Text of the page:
LONDON: While the Nepali community in the United Kingdom, NRN and others concerned had been raising their voice against the sale of Nepalese Embassy building in the heart of London, it has been revealed that it was already sold for much lesser price than the market value.
After it was disclosed that the process lacked fair bidding process and completed behind the closed doors, community leaders alleged that a good deal of bribes could have been resulted in such a hasty and lack of transparent move.
Embassy sources privy to the hush-hush deal told NepaliSamajUK.com that Nepalese Ambassador DrSuresh Chandra Chalise and Robert McMillan from the buyer company -- Quick Move Property Associates UK -- signed the agreement last week. As per the deal, the company agreed to pay a total of 450 million pounds. Ten percent of the total sum has been paid during the agreement while the company will clear the remaining sum in three installments: 40, 50 per cent in three and six months, respectively, it was agreed.
According to property dealers, the current market value could fetch as much as 700 million pounds for the five-storeyed building located in Kensington Palace Gardens-- the most prime location of London. The attractive building has been filled with ancient art and sculptures, but lacked renovation works since long, reportedly due to lack of funds.
“We are stunned by such a dubious decision to sell the building which has been a sort of monument for all Nepalis living here and also a landmark for the age-old relation between Nepal and the UK,” said Biplav Singh Shrestha, a community leader and NRN council member. “It’s rather sad that our continuous protest against the sale fell on deaf ears eventually.”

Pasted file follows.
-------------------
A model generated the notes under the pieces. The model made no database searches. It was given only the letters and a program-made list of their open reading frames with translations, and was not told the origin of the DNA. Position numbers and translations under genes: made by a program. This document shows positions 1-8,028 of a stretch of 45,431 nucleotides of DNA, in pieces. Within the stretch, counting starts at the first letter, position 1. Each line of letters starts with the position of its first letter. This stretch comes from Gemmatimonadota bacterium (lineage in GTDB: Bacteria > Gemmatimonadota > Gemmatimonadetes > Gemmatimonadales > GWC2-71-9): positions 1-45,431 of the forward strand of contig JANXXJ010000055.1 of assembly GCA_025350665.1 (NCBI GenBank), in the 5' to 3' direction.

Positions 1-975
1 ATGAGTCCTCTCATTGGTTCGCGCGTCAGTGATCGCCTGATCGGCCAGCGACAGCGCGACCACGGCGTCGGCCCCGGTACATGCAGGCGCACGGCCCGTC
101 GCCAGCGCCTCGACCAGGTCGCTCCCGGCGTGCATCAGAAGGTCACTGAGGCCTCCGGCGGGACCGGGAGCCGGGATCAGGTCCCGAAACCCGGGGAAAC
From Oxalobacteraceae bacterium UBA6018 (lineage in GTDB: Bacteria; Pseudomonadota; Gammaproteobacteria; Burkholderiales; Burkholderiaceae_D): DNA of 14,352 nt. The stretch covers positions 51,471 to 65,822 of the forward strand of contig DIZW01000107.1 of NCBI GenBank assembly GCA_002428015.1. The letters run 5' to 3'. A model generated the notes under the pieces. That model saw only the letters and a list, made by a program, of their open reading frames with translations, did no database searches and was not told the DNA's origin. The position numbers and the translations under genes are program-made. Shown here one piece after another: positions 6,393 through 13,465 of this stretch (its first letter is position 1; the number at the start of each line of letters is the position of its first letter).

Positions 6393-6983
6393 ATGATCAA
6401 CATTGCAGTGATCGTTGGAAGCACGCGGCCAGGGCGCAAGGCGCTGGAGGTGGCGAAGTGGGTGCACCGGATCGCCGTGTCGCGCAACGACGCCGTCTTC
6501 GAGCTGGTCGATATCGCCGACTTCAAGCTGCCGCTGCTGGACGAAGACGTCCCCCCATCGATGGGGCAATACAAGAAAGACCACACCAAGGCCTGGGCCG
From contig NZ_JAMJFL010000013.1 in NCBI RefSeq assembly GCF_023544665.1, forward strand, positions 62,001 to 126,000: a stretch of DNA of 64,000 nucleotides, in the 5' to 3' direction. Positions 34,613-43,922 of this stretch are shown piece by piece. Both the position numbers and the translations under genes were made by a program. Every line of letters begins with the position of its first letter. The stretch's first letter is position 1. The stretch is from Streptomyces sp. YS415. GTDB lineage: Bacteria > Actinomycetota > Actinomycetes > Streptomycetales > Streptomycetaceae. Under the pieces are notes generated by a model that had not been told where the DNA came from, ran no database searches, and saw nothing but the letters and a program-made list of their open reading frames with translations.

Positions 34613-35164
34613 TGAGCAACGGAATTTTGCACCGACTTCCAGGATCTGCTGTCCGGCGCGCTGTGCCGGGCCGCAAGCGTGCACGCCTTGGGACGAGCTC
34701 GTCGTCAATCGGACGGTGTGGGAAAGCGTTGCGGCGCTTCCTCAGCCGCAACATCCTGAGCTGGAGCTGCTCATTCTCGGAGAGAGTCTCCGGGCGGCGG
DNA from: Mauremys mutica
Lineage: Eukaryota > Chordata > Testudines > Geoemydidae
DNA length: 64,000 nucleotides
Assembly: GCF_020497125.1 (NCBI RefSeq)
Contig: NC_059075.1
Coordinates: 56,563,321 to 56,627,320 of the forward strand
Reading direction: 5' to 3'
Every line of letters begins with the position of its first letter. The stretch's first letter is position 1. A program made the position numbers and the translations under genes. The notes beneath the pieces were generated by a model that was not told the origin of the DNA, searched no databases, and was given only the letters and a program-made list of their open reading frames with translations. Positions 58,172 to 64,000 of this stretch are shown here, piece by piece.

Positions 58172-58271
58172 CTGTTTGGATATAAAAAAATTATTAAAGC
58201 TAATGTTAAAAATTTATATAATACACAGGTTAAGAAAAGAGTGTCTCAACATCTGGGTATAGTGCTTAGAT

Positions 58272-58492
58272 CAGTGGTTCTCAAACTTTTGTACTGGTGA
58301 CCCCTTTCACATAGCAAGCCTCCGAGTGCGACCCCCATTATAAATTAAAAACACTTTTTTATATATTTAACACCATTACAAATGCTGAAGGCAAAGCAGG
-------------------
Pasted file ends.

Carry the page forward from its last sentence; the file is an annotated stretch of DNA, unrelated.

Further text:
“The embassy and government should have consulted all stakeholders before selling the most privileged foreign assets at throwaway prices,” fumed JagannathTripathy, chairman of Tripathy Association UK, alleging that bribes could have prompted such a hasty deal.
“We will protest against the move and also investigate if there are any wrongdoings from the citizen’s level,” he said. “Since our government can’t afford a new building in the prime location like this, it should not have sold it without proper homework.”
Earlier in February, the Nepal Government had constituted a panel headed by Joint Secretary of foreign ministry Ambika Devi Luintel to gear up the sale process, despite the absence of parliament and opposition by many.
When contacted, Nepal’s foreign officials could not be reached for comments.
(Website’s note: Our sincere apology to Rt. Hon.DrChalise, Robert McMillan (if any) and others, if you have fallen prey to our gag. It’s merely a construction by our news team: Happy April Fool’s day!)